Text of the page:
What to Do in a Lightning Storm

Most people think the odds of being struck by lightning are slim. However, lightning is actually the number two weather killer in the U.S., more than hurricanes and tornadoes combined, according to the National Oceanic and Atmospheric Administration.

In fact, anyone who lives to the age of 80 has a 1 in 3,000 chance of being hit at least once. According to NOAA there were 47 documented deaths from lightening strikes in 2006, and an additional 246 injuries. NOAA estimates the number of injuries is actually much higher, probably closer to 1,000, since many incidences are not reported.

Here is what you can do to stay safe in a thunderstorm:

• Be aware of the signs of an oncoming thunder and lightning storm. Tall clouds with a cauliflower shape, dark skies and distant rumbles are all signs of an impending storm.

• If you see lightning, start counting until you hear a rumble of thunder. If that time is 30 seconds or less, the thunderstorm is close enough to be dangerous. Lightning can strike as far as 10 miles from the area where it is raining during a storm.

• Nowhere outside is completely safe. Seek a large, enclosed building whenever possible.

• The next best option is a car with a hard top. Stay inside and keep the windows up. It is the metal shell of the car that protects you, not the rubber tires.

• If you are inside, stay at least a few feet away from open windows, electrical items and outlets, and plumbing such as sinks and showers. Lightning can flow through these items and "jump" to a person. Never shower or bathe during a thunder storm.

• Use a cell or cordless phone instead of a land line. If lightning hits telephone lines, it can flow through the line to the telephone.

• If you are outside and cannot get inside, do not stand under a tree! Try to find a low spot away from any metal fences, pipes, trees, or tall objects.

• If you are swimming or boating and you hear distant rumbles, or see flashes of lightning, get to land as soon as possible.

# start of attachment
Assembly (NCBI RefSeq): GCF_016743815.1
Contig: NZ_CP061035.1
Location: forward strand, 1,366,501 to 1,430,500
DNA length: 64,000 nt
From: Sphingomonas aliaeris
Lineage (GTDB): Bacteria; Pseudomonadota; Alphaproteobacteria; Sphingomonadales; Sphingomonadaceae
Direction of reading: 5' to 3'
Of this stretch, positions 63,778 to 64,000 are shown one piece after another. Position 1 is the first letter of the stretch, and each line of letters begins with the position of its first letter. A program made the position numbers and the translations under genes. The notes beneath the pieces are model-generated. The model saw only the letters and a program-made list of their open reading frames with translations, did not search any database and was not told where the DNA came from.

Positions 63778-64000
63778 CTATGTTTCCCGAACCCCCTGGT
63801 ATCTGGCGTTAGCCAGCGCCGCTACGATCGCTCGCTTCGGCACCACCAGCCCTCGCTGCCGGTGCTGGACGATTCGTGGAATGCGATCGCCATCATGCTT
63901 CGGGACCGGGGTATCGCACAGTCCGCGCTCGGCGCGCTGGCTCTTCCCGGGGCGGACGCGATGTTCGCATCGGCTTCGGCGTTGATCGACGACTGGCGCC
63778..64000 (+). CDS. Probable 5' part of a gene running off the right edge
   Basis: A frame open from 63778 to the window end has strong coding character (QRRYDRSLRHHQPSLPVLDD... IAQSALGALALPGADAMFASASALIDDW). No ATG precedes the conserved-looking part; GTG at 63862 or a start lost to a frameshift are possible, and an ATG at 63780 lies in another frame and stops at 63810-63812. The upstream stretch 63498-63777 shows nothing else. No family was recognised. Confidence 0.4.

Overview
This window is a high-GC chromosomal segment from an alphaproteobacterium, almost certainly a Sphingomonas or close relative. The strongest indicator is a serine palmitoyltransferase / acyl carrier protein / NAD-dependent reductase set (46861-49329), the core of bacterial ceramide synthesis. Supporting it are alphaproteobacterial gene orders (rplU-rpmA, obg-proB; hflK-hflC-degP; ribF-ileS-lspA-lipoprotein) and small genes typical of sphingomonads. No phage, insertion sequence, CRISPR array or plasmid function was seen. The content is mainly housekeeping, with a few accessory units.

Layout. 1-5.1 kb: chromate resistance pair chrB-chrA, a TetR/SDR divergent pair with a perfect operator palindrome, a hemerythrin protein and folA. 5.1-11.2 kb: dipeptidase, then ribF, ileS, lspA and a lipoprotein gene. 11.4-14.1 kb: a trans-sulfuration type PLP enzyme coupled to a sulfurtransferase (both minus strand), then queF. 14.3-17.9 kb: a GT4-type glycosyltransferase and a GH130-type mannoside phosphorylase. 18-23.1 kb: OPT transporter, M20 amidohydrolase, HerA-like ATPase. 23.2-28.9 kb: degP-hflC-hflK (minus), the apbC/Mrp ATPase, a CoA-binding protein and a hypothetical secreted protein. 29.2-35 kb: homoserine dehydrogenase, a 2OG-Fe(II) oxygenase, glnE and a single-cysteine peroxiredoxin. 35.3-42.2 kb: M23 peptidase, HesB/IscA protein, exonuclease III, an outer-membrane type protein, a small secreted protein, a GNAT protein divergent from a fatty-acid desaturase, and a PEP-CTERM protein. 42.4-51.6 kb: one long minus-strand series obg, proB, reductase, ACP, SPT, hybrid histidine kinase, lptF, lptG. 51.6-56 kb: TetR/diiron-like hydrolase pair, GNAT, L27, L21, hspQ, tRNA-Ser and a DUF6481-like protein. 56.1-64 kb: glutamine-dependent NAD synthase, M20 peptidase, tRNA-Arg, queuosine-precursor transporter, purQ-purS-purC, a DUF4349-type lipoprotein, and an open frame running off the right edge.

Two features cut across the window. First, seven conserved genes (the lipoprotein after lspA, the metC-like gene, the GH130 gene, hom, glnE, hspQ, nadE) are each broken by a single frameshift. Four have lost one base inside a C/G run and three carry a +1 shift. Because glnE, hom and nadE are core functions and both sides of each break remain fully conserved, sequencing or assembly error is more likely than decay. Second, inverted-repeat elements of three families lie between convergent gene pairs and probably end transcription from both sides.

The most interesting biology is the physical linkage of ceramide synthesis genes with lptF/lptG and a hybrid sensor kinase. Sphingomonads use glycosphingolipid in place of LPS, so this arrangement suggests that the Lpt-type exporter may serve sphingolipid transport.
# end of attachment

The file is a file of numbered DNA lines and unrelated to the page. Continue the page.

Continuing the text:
• If you are in a boat and cannot get to shore, stay in the middle of the boat, or below, if possible.

• If your skin begins to tingle or your hair stands up, a lightning strike may be imminent. Crouch down on the balls of your feet with your feet close together. Do not put your hands on the ground. Do not lie down! You want to keep points of contact between yourself and the ground to a minimum.

When someone is struck by lightning, he or she should get medical attention as soon as possible. Even if a person who was struck appears dead, he or she can often be revived with cardiopulmonary resuscitation.

Once the electric charge has gone through one person, there is no residual effect that can be passed along to another person. Immediate injuries can include burns, wounds, nerve damage and fractures.

According to NOAA, long-term symptoms are primarily neurological and can be difficult to diagnose. Symptoms include memory deficit, sleep disturbance, chronic pain and dizziness. Some lightning survivors have trouble processing information, are easily distracted and may even have personality changes. These symptoms do not always manifest immediately, some may not appear until months after the lightning strike.

SOURCE: New York State Department of Health, Emergency Prepardness and Response.